Wednesday, February 20, 2008
Jumping for Joy? Er...no.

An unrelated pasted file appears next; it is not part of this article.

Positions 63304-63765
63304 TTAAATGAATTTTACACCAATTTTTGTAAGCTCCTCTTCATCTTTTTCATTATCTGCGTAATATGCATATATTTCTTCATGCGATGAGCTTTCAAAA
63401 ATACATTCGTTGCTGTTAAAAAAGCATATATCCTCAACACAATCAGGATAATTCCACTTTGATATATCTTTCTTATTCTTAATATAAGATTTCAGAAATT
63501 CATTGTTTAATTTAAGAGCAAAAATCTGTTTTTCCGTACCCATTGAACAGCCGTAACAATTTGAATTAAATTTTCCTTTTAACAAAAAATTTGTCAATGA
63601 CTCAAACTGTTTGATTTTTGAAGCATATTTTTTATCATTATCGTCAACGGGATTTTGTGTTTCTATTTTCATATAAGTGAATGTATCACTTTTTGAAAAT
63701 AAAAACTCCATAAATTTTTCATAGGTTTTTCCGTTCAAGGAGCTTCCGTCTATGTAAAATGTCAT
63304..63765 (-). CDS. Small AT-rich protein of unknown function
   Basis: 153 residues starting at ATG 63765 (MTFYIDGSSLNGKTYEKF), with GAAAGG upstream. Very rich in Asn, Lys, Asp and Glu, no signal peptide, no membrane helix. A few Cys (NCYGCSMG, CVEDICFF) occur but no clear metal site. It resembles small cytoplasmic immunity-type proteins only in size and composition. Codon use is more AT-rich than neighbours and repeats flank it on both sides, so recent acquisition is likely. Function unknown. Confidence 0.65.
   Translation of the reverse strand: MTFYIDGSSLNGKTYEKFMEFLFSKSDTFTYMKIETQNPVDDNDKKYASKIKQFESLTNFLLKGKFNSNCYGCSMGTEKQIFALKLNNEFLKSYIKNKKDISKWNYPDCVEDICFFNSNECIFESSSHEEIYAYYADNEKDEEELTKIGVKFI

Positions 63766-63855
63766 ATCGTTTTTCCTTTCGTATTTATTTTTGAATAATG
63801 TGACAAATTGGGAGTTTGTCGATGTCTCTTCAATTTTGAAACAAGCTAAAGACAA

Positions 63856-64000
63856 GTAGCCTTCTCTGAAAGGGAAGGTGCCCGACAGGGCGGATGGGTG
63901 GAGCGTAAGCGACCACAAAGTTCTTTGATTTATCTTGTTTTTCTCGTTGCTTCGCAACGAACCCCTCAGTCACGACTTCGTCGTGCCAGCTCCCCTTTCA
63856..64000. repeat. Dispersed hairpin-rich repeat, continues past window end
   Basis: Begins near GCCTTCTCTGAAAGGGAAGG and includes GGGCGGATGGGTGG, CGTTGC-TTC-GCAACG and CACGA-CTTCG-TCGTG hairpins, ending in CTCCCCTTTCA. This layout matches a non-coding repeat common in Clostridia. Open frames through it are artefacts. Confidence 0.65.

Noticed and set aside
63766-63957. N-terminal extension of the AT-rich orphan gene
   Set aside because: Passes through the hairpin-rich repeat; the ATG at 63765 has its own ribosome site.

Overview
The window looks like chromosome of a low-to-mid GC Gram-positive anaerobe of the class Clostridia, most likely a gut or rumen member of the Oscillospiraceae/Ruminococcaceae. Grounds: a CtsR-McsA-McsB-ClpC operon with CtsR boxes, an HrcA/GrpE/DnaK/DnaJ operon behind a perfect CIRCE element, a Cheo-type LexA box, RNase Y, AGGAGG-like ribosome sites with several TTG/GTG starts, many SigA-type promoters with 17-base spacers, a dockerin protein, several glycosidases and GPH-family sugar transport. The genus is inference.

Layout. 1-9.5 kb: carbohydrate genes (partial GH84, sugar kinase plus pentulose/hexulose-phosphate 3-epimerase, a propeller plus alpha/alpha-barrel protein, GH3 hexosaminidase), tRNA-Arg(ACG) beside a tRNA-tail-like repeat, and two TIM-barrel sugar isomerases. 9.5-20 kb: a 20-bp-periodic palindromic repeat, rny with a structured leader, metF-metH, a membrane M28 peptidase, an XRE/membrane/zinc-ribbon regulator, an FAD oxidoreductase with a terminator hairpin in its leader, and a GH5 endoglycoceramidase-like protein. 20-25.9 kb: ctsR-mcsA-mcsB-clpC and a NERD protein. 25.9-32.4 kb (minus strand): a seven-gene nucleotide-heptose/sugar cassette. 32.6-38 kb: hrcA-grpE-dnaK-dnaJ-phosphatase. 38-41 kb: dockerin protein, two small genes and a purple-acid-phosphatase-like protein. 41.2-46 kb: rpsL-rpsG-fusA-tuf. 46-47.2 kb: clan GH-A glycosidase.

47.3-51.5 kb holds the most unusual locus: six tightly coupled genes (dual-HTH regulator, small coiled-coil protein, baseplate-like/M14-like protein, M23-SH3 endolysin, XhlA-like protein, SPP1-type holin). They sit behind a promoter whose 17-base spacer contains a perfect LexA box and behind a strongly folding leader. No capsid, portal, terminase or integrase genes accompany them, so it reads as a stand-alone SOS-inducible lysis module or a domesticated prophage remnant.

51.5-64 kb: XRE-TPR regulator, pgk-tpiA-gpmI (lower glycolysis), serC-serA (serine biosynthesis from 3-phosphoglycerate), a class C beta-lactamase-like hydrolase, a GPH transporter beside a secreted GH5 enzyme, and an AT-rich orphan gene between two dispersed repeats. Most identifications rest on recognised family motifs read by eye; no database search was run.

How do you know you’re not a kid anymore? When, at 34 years old, you cannot jump rope for more than 60 seconds without feeling like you’re going to die. Let me paint this picture for you in greater detail. I’ve given up soda and am attempting to give up red meat and just generally change the way I live my life health-wise. On Monday, I asked Jamie to buy me a jump rope – not a cheap plastic one, but a decent one for fitness – which he kindly did. My intent was to go outside to the little 4’ x 5’ slab of concrete at the end of the ramp to our front porch and jump rope for five minutes every morning. On Tuesday morning, I got up before the birds were even awake and changed into a pair of gym shorts, a long-sleeve, Susan G. Komen Race for the Cure t-shirt, a pair of white socks and my old, nasty sneakers. I put a bandanna on my head to keep my hair out of my face, grabbed the little white timer off the stove, hooked a finger through a loop in the jump rope, and headed out into the dark and chilly (ok...darn cold) morning. It smelled like winter was clashing with spring; an odor that was calming and invigorating at the same time. The sky was clear and full of stars and, though the puppy across the street began barking his fool head off the second I set foot outside, it seemed pleasantly quiet. I set the timer for 5 minutes, placed it on the hand rail of the ramp, positioned myself in the middle of the concrete slab and started jumping. Around and around went my arms, around and around went the rope. I was doing OK...for about five seconds. The longest five seconds of my life! I pushed myself harder, completely mortified that I was getting winded so quickly. In no time, I was almost unable to jump high enough to get the rope under my feet and the thing kept getting snagged on the concrete. I’m sure if a neighbor was watching me from the window of their house, they got a good laugh because the entire thing was a complete disaster. I think I was able to jump for about 1.5 minutes before I gave up, collected the timer (which was still happily ticking away my good intentions...the damn thing) and stumped back into the house to recover. I did not have an asthma attack, but I was winded. Muscles I forgot I had burned like they were on fire and my heart was hammering madly inside my chest. I felt defeated. I felt embarrassed. I felt let down. I felt determined to try again. And I will. But only after I recover my dignity. TTFN JMS